Saturday, January 05, 2008

Death in Sweden

A: this guy is funny
J: the dude from queens or whatever?
A: licitra
J: yeah he is a goof
A: eesa no gonna turn out so good for Gustavo
A: i really want to see Death in Venice live
J: yeah I'd like to as well
J: I left my sirius on overnight and half woke up when it started at 6AM this morning
A: i think it may be really amazing, but it is sort of hard to grasp it listening
A: or I find at least
J: have you ever seen the movie?
A: no
J: it's in my top 5
J: it's pretty incredible
A: whoa
A: who directed it?
J: there's all this blasting mahler
J: Visconti
A: ah
A: i will netflix it
A: who plays aschenbach?
J: Dirk Bogarde
J: there isn't much dialogue at all
J: it's mainly music
A: huh
A: neat
A: there is a really good section about Britten in A Ross' book
A: which has made me want to get my Britten in order
J: oh swell
J: this Ballo is assy
J: she's decent I guess
J: he sounds like a ragged pop singer
A: yeah
A: weak
J: hah the Death in Venice plot keywords on imdb:
J:
• Very Little Dialogue
• Man Boy Love
• Pedophilia
• Beautician
• Train Station
• Prostitute
• Make Up
• Hourglass
• Beauty
• Homosexual
• Plague
• Gay Interest
• Beach
A: yikes
J: "Beach"
J: Plage, Death, Pedophilia, Nice Sunny Day
A: ha
A: What's Death in Venice about?
A: Oh, it's kind of a beach movie
J: hah

12 comments:

Maury D'annato said...

The problem with the opera version, as opposed to the movie version, is that the music isn't by Mahler at all.

Alex said...

No love for Britten?

Maury D'annato said...

Not a lot. I like parts of Billy Budd and am going into Grimes, having heard it only on disc, somewhat optimistic. But Death in Venice is just two hours of sold ugly in my book. It's on my list of things I don't need to see again in this short life.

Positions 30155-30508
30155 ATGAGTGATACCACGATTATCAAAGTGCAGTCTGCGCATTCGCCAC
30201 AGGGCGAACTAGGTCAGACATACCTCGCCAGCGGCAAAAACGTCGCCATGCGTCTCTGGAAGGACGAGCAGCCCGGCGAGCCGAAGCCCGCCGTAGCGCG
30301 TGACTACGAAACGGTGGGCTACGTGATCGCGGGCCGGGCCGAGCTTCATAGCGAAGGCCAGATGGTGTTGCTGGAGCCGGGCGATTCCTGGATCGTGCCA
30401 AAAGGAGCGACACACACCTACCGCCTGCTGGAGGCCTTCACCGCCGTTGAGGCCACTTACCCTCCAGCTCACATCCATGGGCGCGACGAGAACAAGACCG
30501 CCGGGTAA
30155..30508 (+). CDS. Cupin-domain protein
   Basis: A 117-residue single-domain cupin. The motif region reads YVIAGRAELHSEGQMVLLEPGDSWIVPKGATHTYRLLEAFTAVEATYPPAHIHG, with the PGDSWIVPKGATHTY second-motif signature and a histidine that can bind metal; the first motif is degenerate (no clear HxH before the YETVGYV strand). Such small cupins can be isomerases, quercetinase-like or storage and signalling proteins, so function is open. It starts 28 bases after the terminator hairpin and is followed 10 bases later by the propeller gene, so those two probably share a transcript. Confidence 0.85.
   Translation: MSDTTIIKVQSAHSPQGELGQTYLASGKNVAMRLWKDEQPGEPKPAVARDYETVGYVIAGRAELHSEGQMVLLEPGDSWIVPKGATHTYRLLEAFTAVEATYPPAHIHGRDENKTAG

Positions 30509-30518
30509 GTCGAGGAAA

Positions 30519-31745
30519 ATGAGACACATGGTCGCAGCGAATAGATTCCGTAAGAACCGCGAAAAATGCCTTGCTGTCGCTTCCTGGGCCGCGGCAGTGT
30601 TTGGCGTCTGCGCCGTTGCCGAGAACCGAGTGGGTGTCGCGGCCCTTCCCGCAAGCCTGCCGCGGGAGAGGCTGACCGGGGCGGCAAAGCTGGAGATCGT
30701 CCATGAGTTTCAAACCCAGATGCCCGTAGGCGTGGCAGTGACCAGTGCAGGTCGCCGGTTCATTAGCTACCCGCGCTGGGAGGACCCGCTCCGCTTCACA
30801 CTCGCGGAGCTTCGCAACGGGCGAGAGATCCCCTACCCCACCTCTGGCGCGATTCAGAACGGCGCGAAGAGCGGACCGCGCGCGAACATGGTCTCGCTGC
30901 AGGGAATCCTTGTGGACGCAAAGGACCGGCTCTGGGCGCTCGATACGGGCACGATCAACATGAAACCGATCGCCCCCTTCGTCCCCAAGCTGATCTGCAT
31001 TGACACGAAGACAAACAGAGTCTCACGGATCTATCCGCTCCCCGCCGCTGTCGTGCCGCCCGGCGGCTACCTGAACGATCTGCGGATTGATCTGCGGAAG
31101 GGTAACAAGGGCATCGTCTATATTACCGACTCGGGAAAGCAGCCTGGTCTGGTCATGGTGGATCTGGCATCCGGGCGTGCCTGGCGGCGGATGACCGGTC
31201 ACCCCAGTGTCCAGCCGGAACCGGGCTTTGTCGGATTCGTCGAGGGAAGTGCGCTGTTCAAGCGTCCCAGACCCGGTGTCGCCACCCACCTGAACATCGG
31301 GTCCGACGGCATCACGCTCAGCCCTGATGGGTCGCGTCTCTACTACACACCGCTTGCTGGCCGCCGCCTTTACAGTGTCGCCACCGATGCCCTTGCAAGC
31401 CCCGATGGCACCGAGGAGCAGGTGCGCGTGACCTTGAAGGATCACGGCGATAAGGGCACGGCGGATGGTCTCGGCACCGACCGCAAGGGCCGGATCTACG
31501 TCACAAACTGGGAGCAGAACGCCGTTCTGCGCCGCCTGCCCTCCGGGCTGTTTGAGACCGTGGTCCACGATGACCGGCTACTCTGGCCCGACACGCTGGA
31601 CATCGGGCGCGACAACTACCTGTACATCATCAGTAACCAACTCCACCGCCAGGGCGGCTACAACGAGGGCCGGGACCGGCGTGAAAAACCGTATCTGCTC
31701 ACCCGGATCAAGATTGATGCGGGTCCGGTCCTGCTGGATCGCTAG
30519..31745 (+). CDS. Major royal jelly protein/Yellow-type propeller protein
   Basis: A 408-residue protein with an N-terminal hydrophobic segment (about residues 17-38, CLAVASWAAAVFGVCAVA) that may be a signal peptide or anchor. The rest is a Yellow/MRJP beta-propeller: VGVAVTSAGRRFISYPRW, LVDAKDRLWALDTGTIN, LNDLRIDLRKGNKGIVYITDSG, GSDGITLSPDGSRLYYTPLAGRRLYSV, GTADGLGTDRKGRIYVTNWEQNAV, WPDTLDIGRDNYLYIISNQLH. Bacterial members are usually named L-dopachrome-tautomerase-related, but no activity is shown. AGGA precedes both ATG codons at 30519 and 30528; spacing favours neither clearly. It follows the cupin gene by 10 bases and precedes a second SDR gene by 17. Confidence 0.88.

Maury D'annato said...

solid, that is. Not "sold."

Anonymous said...

What a stupid blog this is. Is this supposed to be funny? What a FLOP!

Alex said...

Your mom's a flop!

Alex said...

"Was it pretty when you bought it?" "Nope. It was sold ugly."

Marc Geelhoed said...

Oh, come now! Death in Venice has a pile of gorgeous passages, up to and including all the exotic percussion passages Britten wrote.

Anonymous said...

I saw DinV in London last fall. Aside from the hot Tazio, the rest of the production was a bore. Even though Ian Bostrige is supposed to be all that, I couldn't understand a word he said. I think the music must grow on you - for a first time DinV attendee it seemed rather dreamy and dull.

Can someone send a search party for Sieglinde? Where has she been?

Will said...

I've seen Death in Venice live twice, in two radically different productions: Colin Graham's second MET production which was austere and gorgeously directed in an abstract concept, and a more romantically realistic Glimmerglass production. In both, the music made great sense and the piece was riveting.

When I first heard the score via recording, I couldn't quite get into it--in the theater I was overwhelmed by its beauty.

Alex said...

Will:

Good to hear...I think a lot of 20th century work really requires a live airing. Most 20th century operas are really modern theater in a way that what came before isn't, so hearing the disembodied versions doesn't really cut it. Granted, it's kind of inconvenient as far as wider adoption goes...

Will said...

Agreed, Alex. Opera (which I have maintained firmly to be theater since age seven) was inextricably joined with theater in the 20th century in a way that infuriates a lot of "traditionalists" in the audience. If they had to experience Gluck and Wagner as those visionaries REALLY originally intended, they'd hate them as much as they do Britten, Zimmerman, Schoenberg, Berg and so many others.